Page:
New Zealand's agriculture business is under pressure to make changes following the recent report into climate change.
The intergovernmental panel for climate change wants global methane emissions to be cut by 35 percent by 2050, and it's left Kiwi farmers confused.
- Opinion: We need to go to war on climate change
- The special seaweed diet for cows that could reduce NZ's methane levels
- New report says NZ must be bold on climate emissions
Andrew Hoggard of Federated Farmers says farmers are unsure of what they actually need to achieve.
"There's quite a few messages coming through, and you're not quite sure what the amount is and what is the target," he said.
That's because for a long time, methane has been treated differently because it's a short-lived gas.
Compared to carbon dioxide, for example, this remains in the atmosphere for centuries - but revised calculations show methane is actually more potent than carbon dioxide.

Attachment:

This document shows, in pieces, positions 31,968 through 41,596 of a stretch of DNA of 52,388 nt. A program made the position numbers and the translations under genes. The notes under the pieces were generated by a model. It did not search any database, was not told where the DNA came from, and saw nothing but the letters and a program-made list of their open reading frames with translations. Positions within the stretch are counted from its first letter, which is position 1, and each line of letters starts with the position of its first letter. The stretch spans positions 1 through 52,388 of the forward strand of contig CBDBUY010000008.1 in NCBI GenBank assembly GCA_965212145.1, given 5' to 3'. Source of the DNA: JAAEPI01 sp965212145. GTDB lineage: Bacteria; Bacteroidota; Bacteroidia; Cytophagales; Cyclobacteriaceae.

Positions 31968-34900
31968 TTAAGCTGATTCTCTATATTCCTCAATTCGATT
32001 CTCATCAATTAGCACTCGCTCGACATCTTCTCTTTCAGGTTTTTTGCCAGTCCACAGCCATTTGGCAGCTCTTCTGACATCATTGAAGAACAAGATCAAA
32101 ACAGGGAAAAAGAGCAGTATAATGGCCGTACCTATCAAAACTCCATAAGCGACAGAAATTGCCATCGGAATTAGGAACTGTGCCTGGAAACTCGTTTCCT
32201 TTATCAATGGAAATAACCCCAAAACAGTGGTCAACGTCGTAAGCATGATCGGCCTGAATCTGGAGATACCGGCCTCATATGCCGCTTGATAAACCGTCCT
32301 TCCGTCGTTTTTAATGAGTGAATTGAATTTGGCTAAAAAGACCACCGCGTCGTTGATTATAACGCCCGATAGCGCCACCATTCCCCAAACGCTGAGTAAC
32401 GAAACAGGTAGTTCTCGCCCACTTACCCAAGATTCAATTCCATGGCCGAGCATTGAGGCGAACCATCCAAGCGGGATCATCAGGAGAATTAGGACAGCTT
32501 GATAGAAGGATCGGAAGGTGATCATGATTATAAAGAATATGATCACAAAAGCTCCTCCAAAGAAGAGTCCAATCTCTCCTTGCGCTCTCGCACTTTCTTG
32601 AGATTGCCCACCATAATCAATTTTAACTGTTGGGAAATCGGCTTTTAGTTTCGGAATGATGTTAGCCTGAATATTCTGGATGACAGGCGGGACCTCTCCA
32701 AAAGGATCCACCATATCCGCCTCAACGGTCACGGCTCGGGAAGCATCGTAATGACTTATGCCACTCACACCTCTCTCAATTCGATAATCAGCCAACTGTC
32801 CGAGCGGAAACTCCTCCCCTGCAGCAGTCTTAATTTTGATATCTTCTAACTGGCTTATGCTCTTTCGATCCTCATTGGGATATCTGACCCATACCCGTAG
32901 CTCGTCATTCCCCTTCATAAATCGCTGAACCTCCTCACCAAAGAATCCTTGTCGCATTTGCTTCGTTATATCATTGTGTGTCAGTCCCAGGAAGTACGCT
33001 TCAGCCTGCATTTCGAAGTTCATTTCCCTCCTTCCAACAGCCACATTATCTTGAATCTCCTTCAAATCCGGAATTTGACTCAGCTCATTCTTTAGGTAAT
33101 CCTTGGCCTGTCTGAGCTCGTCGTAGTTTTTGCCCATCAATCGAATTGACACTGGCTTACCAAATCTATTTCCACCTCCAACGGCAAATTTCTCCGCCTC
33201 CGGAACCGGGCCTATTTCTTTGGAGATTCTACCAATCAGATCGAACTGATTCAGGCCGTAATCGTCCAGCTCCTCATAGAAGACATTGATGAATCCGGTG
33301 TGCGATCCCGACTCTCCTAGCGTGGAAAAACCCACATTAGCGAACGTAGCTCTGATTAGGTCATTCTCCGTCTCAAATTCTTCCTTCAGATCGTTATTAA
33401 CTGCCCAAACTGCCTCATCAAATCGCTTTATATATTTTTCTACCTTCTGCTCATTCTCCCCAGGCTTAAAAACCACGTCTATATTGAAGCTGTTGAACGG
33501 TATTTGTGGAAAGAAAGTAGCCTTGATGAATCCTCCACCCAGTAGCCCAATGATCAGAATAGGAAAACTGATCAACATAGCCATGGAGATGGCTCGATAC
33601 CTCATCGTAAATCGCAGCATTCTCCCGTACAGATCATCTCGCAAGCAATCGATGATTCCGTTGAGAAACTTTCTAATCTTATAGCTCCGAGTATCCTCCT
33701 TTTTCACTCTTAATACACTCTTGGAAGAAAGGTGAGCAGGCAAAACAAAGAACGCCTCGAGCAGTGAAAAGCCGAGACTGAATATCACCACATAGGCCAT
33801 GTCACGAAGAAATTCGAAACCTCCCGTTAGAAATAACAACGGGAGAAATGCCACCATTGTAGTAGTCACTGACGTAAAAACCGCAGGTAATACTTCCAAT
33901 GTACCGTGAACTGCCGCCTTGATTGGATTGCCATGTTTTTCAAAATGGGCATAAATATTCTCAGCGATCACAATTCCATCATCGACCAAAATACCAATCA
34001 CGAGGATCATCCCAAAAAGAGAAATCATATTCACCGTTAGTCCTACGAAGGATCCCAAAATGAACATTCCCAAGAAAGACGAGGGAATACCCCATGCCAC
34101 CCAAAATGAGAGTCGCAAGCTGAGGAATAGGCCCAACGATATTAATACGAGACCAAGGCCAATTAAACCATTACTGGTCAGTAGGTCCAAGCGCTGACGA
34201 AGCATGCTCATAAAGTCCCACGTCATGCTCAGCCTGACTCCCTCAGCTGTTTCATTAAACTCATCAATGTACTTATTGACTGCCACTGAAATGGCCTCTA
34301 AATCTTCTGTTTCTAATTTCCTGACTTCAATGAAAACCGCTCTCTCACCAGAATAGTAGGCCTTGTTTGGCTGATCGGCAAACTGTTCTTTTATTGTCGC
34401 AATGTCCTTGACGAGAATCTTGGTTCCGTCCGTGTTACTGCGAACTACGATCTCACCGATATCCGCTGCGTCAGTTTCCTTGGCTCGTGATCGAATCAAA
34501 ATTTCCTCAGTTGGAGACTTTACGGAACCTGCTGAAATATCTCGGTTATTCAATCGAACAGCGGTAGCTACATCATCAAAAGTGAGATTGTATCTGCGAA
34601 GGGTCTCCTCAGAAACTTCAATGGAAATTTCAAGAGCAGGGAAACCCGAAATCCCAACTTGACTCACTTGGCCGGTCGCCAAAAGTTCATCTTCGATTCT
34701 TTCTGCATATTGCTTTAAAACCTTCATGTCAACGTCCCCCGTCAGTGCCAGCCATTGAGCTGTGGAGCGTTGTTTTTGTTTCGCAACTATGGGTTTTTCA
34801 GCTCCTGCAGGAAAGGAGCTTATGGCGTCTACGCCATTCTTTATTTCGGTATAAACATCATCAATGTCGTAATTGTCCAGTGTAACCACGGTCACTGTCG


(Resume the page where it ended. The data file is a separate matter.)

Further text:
Anita Wreford of Lincoln University says the way we've been farming has served New Zealand well, but now we're reaching some limits.
Ms Wreford is the only New Zealander to be working on the next big IPCC report, which will focus on those limits.
"We're trying to examine the balance between achieving global food security, as well as adapting to climate change and reducing our emissions," he said.
"So I don't think there's any questions that we stop farming, but we certainly need to look at how we do it."
Federated Farmers says New Zealand farmers have been improving their efficiency in regards to emissions by 1.3 percent each year, and they say to push any harder will impact the economy and population as a whole.
But Greenpeace Sustainable Agriculture Campaigner Gen Toop says the cost of climate change will have a greater impact on our economy.
"We have 10 years to fast-track a reduction in cow numbers, and a transition away from industrial livestock farming in New Zealand."
The climate change conversation is a complex and costly one, but the IPCC has made it very clear the time for talking is running short.